In their natural environment of Tropical America and sub-Saharan Africa, White-faced Whistling Ducks occupy a wide range of habitats and are often found in dense flocks. Their preference is for flood plains and large lagoons. Despite their alternative name ‘White-faced Tree Duck’ they rarely perch in trees.
To some, these are the most attractive of the whistling duck tribe. Their carriage is very upright and their black nape, white head and rich chestnut breast make a striking contrast.
They are very docile in nature but have a noisy high-pitched whistle. In the wild this is often heard when they night feed.
The White-faced is a highly social member of the whistling ducks and engages in mutual nibbling (allopreening) frequently. This friendship between pairs is particularly obvious when they are separated as they tend to call loudly to each other until reunited. They can also be stimulated to whistle in response to an imitation of their own call, especially if they cannot see where it is coming from!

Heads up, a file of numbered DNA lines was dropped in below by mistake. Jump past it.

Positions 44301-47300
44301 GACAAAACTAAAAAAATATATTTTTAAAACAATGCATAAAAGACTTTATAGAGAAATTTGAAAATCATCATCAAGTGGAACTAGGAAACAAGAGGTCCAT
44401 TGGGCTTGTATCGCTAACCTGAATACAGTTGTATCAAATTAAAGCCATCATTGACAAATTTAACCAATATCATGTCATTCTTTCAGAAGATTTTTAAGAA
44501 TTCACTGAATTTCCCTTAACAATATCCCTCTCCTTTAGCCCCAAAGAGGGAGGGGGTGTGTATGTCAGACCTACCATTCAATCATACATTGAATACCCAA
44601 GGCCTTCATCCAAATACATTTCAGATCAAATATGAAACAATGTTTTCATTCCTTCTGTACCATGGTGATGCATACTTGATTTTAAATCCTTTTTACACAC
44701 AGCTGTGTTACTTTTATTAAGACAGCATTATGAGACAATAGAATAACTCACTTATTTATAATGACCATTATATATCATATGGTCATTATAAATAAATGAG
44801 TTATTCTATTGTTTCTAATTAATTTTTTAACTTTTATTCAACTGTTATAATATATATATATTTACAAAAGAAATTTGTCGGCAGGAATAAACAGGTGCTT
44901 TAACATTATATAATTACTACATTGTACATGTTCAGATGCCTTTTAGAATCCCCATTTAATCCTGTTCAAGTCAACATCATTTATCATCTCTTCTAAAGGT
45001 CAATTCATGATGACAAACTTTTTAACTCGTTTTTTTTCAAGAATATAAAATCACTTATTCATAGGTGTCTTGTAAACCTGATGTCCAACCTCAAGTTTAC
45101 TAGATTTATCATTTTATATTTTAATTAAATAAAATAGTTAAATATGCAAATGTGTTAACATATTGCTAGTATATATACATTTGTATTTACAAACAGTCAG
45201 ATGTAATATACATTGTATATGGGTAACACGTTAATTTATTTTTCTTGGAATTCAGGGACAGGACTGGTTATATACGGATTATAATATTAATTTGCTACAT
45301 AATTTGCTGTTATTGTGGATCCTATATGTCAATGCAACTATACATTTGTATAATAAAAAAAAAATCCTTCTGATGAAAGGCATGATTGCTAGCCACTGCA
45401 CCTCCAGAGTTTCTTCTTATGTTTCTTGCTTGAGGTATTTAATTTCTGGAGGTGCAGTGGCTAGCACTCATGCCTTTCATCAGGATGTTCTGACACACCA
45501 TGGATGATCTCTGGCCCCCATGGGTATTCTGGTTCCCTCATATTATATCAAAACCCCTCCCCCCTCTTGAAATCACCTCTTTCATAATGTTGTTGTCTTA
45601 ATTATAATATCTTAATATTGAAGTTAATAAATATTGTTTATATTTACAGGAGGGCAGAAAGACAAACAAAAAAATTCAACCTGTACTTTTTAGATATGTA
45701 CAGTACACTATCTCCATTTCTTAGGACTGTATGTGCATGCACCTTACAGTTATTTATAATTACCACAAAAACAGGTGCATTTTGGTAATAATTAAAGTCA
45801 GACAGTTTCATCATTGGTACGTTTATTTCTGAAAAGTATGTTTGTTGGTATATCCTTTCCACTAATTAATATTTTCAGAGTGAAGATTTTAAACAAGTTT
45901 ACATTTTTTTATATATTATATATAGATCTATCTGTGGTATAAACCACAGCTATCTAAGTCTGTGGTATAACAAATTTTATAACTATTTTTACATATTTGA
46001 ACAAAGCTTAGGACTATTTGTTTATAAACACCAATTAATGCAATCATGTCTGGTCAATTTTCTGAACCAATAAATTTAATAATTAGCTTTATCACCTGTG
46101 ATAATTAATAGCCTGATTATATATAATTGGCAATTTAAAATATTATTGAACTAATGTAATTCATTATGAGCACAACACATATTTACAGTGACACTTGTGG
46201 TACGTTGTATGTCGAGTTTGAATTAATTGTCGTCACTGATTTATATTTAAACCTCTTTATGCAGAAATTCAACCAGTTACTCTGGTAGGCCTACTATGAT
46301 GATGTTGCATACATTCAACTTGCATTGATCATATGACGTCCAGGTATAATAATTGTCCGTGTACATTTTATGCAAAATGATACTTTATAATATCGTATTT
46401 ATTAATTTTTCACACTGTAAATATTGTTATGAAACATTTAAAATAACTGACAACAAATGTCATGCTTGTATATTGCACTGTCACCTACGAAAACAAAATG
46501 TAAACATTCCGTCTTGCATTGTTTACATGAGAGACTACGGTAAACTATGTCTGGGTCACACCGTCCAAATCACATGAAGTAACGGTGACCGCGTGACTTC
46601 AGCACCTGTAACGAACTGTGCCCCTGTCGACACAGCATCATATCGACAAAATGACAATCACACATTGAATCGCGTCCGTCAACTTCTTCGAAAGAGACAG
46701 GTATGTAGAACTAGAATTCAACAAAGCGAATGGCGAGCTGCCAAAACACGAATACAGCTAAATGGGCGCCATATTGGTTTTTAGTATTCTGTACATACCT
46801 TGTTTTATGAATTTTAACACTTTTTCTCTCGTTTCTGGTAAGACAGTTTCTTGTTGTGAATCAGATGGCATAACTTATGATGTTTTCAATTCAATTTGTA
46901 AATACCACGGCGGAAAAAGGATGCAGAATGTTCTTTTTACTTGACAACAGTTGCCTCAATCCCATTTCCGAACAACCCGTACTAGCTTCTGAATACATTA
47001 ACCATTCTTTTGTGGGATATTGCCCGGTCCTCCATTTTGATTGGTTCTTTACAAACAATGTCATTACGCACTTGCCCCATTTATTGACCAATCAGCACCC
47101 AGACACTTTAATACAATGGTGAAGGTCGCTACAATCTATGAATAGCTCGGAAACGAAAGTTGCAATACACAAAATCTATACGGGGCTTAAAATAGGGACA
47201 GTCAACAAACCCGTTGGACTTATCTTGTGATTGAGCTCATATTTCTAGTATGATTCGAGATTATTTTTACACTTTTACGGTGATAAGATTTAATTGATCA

White-faced Whistling Duck do not breed as prolifically in captivity as other members of the same tribe. Often nesting on the ground or in hollow trees, they lay 8-12 eggs and both parents share incubation for 28 days.